Territory Stories

The drum : the Northern Territory Police, Fire and Emergency Services magazine

Details:

Title

The drum : the Northern Territory Police, Fire and Emergency Services magazine

Creator

Northern Territory Police, Fire and Emergency Services

Collection

The Drum; E-Journals; PublicationNT

Date

2009-08-01

Description

This publication contains may contain links to external sites. These external sites may no longer be active.; Made available via the Publications (Legal Deposit) Act 2004 (NT).

Notes

Date:2009-08

Language

English

Subject

Northern Territory Police, Fire And Emergency Services -- Periodicals; Police -- Northern Territory -- Periodicals

Publisher name

Northern Territory Government

Place of publication

Winnellie

Use

Attribution International 4.0 (CC BY 4.0)

Copyright owner

Northern Territory Government

License

https://creativecommons.org/licenses/by/4.0/

Parent handle

https://hdl.handle.net/10070/216683

Citation address

https://hdl.handle.net/10070/709118

Page content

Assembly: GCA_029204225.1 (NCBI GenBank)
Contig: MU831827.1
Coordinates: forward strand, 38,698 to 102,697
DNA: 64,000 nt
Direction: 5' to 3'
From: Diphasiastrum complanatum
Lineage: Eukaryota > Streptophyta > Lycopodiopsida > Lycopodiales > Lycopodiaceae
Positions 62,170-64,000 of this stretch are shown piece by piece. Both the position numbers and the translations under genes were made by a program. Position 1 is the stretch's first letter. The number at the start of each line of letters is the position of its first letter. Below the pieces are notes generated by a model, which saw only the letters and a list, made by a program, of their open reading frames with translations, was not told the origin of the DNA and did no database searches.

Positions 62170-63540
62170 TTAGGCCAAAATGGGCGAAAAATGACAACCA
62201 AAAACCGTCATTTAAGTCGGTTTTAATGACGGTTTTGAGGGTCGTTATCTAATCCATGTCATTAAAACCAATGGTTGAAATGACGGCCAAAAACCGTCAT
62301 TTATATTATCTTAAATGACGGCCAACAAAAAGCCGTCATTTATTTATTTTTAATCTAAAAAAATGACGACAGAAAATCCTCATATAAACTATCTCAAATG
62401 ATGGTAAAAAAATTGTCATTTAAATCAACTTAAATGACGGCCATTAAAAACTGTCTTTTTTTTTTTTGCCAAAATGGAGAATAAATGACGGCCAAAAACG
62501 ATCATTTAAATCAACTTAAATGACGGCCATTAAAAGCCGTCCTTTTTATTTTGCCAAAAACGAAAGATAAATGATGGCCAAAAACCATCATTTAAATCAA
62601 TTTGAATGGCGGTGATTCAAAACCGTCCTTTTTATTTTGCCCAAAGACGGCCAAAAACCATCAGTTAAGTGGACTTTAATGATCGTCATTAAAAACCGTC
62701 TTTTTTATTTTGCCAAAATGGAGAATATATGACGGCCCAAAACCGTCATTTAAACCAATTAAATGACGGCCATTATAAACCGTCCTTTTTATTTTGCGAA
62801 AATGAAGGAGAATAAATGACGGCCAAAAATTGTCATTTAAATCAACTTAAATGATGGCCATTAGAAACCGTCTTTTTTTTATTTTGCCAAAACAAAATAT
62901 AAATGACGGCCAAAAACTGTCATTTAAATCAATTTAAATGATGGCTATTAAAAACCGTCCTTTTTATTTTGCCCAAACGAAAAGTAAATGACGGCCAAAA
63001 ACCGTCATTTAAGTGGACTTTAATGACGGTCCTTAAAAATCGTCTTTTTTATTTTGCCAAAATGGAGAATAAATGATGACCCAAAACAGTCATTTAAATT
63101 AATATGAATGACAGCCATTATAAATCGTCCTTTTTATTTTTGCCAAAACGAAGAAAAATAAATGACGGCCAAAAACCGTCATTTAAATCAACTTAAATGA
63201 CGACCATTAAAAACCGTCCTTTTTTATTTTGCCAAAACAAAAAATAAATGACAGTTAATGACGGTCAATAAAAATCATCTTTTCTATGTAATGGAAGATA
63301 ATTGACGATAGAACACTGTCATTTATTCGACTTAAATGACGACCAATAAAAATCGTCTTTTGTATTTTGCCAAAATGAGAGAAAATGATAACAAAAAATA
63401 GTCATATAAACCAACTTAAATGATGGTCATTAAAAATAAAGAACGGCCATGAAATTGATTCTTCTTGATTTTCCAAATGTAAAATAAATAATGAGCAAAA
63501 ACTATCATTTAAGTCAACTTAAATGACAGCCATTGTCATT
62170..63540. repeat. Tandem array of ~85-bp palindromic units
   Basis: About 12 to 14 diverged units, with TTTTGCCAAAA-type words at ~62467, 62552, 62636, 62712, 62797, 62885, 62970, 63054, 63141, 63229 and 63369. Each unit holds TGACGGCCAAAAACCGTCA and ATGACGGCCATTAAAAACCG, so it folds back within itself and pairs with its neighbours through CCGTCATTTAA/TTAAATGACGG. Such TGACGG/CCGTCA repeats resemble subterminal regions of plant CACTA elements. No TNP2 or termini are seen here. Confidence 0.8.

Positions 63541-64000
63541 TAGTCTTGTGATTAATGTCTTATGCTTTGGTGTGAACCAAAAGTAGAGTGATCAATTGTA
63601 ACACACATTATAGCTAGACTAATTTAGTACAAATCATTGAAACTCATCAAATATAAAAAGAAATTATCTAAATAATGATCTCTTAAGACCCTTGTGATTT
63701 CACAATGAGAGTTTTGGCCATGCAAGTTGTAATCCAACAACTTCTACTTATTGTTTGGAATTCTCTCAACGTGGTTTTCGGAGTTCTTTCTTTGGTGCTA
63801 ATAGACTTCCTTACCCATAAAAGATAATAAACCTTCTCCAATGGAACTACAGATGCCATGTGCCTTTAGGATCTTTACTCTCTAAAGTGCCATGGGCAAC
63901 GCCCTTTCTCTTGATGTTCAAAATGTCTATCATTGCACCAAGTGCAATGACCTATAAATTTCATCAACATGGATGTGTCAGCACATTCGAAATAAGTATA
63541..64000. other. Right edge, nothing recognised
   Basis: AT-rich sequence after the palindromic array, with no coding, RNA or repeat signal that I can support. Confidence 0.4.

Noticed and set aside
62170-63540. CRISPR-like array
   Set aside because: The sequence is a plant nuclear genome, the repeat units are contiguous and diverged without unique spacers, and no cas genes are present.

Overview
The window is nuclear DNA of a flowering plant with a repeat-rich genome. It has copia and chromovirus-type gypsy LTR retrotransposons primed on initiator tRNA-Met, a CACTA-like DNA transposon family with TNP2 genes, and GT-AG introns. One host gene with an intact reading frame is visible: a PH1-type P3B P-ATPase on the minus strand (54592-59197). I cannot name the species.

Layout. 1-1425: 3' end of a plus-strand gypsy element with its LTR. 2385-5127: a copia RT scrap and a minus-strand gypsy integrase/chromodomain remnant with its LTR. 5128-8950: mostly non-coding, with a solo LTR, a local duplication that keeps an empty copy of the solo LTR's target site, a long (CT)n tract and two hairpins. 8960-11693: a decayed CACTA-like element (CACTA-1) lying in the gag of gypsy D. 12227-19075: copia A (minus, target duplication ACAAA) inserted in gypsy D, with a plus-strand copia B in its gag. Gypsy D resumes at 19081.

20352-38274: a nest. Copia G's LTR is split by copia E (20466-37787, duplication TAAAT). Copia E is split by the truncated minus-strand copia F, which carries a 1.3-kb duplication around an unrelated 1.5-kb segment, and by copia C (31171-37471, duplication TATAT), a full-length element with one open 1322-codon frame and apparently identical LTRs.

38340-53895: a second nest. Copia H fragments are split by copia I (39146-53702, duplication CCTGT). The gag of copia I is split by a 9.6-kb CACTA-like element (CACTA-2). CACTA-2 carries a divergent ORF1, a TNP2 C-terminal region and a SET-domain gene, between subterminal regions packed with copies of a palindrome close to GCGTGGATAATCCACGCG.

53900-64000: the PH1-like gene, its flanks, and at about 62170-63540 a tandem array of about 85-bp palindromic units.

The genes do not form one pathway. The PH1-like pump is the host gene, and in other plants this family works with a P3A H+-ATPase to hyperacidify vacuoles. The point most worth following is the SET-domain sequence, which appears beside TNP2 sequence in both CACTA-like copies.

Left to right First Class Constable Walter Todd and First Class Constable Troy Cramp, receive Letters of Commendation from Deputy Commissioner, Mr Bruce Wernham 6 | The DRUM Magazine | August 2009 Territory Response Section (TRS) members conducted a training exercise in early May, which ended in cars and vans being destroyed and left one media liaison officer speechless. Police from every jurisdiction, several TRS members and Defence Force personnel attended the secret location in the outer Darwin area to conduct explosives training. The Vehicle Borne Improvised Explosive Device (VBIED) exercise was funded by the National Counter Terrorism Committee (NCTC) and was conducted to develop methods for countering homemade explosives located in vehicles. Apparently it is common practice to use explosives to force building doors, walls and windows open in certain situations. The whole exercise took six months to organise and was over in a matter of hours as police mounted Improvised Explosive Devices (IEDs) to the vehicles, stepped back, counted down and pressed Go! In the end, four sedans and a van were the victims of the training exercise. Senior Sergeant Peter Schiller, Officerin-Charge of the Territory Response Section, said that it was a great opportunity to practice specific skills. The boys worked extremely hard to organise the event and gained a lot of valuable experience out of the exercise. Lessons learnt during these activities may one day need to be applied in the counter terrorism environment. Safety is our top priority in situations like these and every precaution was taken to ensure a safe yet realistic exercise for everyone involved he said. 3, 2, 1, Blow! TRS explosives training utilising IEDs to open car doors. While chasing smoke, being engulfed in flames and rising to the occasion is often considered a fire-fighter stereotype, it was NT Police Force members that saved the day. Last October, Constable First Class, Troy Cramp and Constable Walter Todd observed smoke coming from the Francis Bay Mooring Basin and, upon arrival witnessed a seven metre vessel Matoza Lady engulfed in flames. They quickly located a nearby fire hose and were able to extinguish the flames. Deputy Commissioner Wernham said the members acted with great personal risk to themselves and undoubtedly prevented loss of major property. First Class Constable Cramp and Constable Todds swift response and decisive action in dangerous circumstances, undoubtedly prevented a major loss of property and it is for their commitment to duty that they are most deserving of recognition, he said. Both members were presented with a letter of Commendation by Deputy Commissioner, Mr Bruce Wernham at an Executive Meeting in July 2009. Police On Fire


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